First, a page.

At dawn the next day, the villagers descend roughly hewn stone steps into a huge cave; the only entrance has a strong iron gate. They have been summoned there by Lawrence, who is the only man who knows the identity of the traitor. Lawrence, accompanied by Tallan, Harvey and Pascoe, is the last to enter. He tells the assembled throng that they are all bound by a secret oath and that he has summoned them to the cave to see justice done; he tells them to light torches and place them in the rings on the walls of the cave. In a sombre ensemble, Avis gloats that Thirza’s betrayal will be revealed, Jack wants to see Mark punished, Pascoe is mumbling, ‘Vengeance is mine, saith the Lord’ to himself, and the villagers comment on how like a tomb the cave is. The villagers gather in a semi-circle and Lawrence leads them in a prayer that God will guide them to do what is right. He them tells them that the reason that they have been without food for so long is because a traitor has been warning ships to keep clear of the rocks, and that the previous evening, he, Harvey and Tallan had found a beacon burning on the shore. He goes on to say that they found Pascoe unconscious beside it, but that he has so far not explained his presence there. Pascoe knows the truth, so he must speak now. Pascoe stands and tells them all that no man can give him orders, and that, by the grace of God, he is their leader, and that any man who doubts him does not know him. Lawrence lets him speak, and then cries out that it is Pascoe who has betrayed them. The villagers do not want to believe this, but Avis, Jack, Tallan, Lawrence and Harvey urge him to confess what he was doing on the shore. The villagers ask why Pascoe would betray his flock and Avis comes forward to tell them that Pascoe is besotted with his young wife, who is an outsider and not one of them, and that she has turned his mind; she continues relentlessly, telling them that not only is Thirza absent from the gathering, but that she is a witch, with powers to control men’s minds, and that she ensnared Pascoe into betraying their right to a livelihood. It seems that Pascoe’s fate is sealed as everyone calls on him to try to deny his guilt, and they all demand that he should die.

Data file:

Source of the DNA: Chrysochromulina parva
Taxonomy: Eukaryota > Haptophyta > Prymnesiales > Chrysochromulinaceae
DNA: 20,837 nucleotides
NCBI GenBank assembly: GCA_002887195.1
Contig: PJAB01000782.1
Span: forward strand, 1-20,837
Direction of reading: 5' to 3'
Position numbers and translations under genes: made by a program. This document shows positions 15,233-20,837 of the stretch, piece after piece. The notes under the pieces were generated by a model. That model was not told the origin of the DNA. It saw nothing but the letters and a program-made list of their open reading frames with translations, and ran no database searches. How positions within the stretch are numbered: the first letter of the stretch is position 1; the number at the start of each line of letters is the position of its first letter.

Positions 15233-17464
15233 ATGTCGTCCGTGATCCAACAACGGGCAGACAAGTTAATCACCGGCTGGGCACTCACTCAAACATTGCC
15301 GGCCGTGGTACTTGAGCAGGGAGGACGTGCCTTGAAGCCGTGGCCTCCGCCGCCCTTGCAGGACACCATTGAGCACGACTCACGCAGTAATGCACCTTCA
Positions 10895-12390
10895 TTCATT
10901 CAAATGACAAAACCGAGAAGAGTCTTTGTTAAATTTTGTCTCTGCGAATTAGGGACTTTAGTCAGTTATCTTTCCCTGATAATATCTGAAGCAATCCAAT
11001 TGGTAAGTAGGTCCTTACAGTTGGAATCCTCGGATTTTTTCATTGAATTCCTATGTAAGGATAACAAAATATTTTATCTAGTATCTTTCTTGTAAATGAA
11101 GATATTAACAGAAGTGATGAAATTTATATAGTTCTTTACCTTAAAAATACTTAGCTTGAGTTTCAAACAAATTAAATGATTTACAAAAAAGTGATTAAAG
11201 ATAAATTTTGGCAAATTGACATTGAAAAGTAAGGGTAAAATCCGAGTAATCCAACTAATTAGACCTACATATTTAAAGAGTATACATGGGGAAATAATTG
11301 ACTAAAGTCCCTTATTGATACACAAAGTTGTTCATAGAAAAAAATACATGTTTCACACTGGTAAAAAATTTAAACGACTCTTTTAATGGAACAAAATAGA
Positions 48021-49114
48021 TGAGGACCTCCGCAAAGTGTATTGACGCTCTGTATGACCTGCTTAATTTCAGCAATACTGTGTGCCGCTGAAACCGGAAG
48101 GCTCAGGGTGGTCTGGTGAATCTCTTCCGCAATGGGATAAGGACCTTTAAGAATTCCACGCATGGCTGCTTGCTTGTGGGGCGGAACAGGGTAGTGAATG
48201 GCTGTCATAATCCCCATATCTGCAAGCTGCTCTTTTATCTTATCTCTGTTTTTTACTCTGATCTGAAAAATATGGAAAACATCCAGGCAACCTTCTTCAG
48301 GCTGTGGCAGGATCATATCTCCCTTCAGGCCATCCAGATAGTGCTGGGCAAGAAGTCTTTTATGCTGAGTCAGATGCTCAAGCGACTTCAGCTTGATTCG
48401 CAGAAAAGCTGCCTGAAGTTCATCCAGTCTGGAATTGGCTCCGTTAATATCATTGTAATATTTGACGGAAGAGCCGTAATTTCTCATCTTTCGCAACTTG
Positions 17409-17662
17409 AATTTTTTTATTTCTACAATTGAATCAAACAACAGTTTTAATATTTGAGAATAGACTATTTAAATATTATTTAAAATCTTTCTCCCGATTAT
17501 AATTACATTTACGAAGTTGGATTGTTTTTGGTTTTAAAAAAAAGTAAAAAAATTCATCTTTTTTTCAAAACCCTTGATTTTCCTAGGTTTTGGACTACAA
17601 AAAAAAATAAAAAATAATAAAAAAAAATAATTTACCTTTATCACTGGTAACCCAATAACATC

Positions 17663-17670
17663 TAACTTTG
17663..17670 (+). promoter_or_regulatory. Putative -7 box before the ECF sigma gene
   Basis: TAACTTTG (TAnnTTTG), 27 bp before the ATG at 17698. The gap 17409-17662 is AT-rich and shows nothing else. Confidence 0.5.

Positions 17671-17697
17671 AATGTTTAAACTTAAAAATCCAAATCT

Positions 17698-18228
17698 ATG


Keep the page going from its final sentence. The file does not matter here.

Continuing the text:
Suddenly, Mark appears in the entrance of the cave and announces that it was he who betrayed them and that Pascoe is innocent. Pascoe asks him to explain himself and Mark tells them that some men go one way and others take a different path. He was following a path to a better place, but that none of it makes any difference, because death awaits them all sooner or later. He challenges Lawrence to kill him, saying that he is proud of what he has done and will die happy. As Thirza now descends into the cave, Avis, beside herself, begs Mark to withdraw his confession; Thirza however, announces that although it was Mark who lit the beacon, it is she who is the guilty one. There is an outcry, and Avis desperately tries to save Mark by announcing that he spent all the previous night in bed with her. Thirza tells her that no-one will believe that, and Pascoe tries to force Thirza not to broadcast her shame, but Thirza says that Mark had found her in a terrible state and has healed her heart: Mark and Thirza publicly declare their love for one another; Pascoe is overcome with grief, and as the crowd call out for punishment, Avis, now beyond control, screams that they should kill both the man and his whore. Lawrence solemnly orders her out, telling her that she should share their fate and that she is no longer his daughter. Avis leaves, ignored by everyone, and Jack follows her.